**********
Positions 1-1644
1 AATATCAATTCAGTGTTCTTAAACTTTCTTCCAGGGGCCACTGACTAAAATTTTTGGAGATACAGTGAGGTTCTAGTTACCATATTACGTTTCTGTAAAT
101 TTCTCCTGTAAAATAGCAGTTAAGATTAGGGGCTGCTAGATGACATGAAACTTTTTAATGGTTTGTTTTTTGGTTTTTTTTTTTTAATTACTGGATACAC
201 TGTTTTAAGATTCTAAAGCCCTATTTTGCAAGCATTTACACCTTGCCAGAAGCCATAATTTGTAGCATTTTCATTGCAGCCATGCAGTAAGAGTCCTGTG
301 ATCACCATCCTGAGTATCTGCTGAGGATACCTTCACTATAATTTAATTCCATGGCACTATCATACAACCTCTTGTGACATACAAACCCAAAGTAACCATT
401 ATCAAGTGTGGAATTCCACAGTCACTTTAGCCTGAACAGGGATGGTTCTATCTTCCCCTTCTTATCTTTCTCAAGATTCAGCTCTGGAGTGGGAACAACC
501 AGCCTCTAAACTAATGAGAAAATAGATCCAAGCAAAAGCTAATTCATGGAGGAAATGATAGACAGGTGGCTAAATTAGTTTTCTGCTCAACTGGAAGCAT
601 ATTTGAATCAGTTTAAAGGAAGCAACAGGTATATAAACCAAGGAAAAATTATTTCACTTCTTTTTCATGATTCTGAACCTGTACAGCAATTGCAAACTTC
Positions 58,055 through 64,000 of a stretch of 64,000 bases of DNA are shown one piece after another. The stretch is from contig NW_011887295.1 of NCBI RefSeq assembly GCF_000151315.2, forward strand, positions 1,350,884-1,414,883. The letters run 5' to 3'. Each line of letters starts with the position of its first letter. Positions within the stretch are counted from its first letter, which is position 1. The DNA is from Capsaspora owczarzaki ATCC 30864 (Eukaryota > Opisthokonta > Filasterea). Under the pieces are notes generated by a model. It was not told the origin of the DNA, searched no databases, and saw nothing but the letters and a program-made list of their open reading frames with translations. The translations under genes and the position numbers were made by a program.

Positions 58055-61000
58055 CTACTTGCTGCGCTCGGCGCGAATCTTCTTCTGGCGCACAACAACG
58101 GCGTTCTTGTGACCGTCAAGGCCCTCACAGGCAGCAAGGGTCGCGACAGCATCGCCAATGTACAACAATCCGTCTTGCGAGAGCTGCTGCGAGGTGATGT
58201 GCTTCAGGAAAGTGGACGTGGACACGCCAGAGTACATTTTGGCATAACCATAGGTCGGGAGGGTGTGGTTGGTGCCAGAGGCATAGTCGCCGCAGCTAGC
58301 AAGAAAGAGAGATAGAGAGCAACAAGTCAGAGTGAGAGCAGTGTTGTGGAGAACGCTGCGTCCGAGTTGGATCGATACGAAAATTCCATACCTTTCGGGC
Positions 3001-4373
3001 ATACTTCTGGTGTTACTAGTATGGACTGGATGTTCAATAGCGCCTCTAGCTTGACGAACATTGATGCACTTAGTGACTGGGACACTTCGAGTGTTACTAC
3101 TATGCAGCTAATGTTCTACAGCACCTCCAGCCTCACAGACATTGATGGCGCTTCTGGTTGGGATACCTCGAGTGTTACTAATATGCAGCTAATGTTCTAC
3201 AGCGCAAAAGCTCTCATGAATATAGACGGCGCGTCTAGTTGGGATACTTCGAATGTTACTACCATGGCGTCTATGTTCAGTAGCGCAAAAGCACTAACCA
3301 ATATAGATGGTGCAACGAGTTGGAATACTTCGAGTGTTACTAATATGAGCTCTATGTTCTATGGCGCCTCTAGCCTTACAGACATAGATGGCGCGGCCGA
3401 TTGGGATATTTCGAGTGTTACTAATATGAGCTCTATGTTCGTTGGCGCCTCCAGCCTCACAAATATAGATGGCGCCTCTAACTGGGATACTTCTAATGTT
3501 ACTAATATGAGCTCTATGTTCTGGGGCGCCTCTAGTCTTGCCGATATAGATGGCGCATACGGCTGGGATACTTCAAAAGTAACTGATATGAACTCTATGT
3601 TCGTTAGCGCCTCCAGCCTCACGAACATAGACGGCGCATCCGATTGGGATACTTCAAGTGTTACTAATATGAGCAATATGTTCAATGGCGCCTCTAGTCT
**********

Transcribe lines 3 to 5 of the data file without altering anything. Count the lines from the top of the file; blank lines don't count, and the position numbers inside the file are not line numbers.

101 TTCTCCTGTAAAATAGCAGTTAAGATTAGGGGCTGCTAGATGACATGAAACTTTTTAATGGTTTGTTTTTTGGTTTTTTTTTTTTAATTACTGGATACAC
201 TGTTTTAAGATTCTAAAGCCCTATTTTGCAAGCATTTACACCTTGCCAGAAGCCATAATTTGTAGCATTTTCATTGCAGCCATGCAGTAAGAGTCCTGTG
301 ATCACCATCCTGAGTATCTGCTGAGGATACCTTCACTATAATTTAATTCCATGGCACTATCATACAACCTCTTGTGACATACAAACCCAAAGTAACCATT